The role the military plays within Indonesia is vast and critically important when discussing the lack of significance Political Islam has within Indonesia. Since independence the Indonesian military has played a large role in securing the state Ideology and promoting secularism (Federspiel 1973:407). They have used excessive force numerous times in order to limit those on the left (communists) or right (Islamists) of the political spectrum. It could be argued at times the military balanced the rule of both Sukarno and Suharto and ruled along side both Presidents. However recently there has been much debate to what extent the military is now needed within the political realm, since Indonesian is a vibrant democracy. In 1998 political veteran Amien Rais stated, “One of our greatest challenges now is to sideline the military from politics. They have dominated our political system, our society, our economy for too long…It is now time for us civilians to take charge and reform the foundations of this nation” (Mietzner 2009:1). Although now relatively sidelined, the military still plays an important part, be it in image, of protecting the secular nature of the state, and at times, will remind certain individuals of this.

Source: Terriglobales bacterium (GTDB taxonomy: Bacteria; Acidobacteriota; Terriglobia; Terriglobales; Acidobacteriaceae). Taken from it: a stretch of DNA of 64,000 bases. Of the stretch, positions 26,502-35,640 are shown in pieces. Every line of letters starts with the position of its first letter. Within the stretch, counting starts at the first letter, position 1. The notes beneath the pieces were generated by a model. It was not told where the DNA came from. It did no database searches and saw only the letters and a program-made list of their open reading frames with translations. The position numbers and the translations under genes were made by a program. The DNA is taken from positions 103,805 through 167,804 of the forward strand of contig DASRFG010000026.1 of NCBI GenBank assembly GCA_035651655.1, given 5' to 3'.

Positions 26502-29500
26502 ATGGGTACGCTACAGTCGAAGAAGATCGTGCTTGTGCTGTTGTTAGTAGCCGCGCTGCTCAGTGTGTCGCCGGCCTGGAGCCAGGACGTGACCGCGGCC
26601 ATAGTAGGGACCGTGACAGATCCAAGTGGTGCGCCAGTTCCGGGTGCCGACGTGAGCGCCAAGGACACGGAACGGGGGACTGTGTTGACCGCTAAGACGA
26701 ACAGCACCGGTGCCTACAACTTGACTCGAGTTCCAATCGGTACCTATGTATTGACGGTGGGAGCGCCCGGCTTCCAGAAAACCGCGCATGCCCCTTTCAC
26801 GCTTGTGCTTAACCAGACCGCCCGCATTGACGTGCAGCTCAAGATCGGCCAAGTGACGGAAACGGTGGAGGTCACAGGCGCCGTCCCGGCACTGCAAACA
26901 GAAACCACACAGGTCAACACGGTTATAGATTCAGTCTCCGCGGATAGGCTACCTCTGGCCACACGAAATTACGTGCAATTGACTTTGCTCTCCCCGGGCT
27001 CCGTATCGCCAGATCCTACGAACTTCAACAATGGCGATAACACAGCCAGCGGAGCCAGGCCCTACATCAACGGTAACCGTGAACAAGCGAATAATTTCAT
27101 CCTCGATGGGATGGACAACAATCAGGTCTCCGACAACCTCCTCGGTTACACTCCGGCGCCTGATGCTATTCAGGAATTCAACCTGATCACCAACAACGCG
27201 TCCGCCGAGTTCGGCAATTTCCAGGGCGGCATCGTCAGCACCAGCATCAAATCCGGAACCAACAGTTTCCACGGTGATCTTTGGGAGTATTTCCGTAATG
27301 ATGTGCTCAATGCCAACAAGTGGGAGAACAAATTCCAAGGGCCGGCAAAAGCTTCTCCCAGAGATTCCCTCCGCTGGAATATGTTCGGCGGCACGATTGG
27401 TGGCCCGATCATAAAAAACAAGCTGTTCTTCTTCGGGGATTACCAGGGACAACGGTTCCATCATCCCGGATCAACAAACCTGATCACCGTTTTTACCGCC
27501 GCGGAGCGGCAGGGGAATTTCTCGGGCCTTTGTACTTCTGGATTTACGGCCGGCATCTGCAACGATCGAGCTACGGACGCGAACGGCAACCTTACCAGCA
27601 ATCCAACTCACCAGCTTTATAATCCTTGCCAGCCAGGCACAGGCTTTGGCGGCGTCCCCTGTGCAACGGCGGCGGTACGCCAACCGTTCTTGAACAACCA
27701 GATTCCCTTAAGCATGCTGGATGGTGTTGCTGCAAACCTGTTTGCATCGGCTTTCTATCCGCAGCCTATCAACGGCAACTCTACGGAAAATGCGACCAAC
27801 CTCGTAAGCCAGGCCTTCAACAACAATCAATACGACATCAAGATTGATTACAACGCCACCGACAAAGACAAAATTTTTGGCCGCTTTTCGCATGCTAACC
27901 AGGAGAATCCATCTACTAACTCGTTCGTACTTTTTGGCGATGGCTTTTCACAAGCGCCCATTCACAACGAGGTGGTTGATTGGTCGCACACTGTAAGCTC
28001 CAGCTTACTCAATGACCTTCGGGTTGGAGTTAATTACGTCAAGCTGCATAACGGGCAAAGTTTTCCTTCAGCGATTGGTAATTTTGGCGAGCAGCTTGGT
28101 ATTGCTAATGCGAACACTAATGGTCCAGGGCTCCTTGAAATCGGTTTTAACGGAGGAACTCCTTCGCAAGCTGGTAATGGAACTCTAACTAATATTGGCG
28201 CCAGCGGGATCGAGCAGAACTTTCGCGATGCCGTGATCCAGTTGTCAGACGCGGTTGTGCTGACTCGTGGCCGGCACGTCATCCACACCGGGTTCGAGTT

There are some contradictions within Indonesia, and this discussion speaks of Indonesia ‘in-general’. The semi-autonomous region of Aceh has had a constant battle with the Indonesian state, in its desire to practice, what it calls, a more purist form of Islam. Arguably Aceh's desire to be independent is even more important than its interpretation of Islam. More recently Aceh has enforced some practices that many see as draconian and anything but that of secular, however due to the uniqueness of the Aceh case, I will not attempt to analyse the situation in this post. It is also worth stressing that the uniqueness of Aceh and its historical relationship with the Indonesian state and previous colonial power, means the rest of the Indonesian archipelago is vastly different and can not be compared to ongoings in Aceh - the Aceh issue will not spill over to other areas. It is also not fair to state, "But Mat, what about Aceh and some of their laws and regulations...", I do not believe one can compare, in general, this situation to a broad discussion on Political Islam in Indonesia. More on Aceh to come...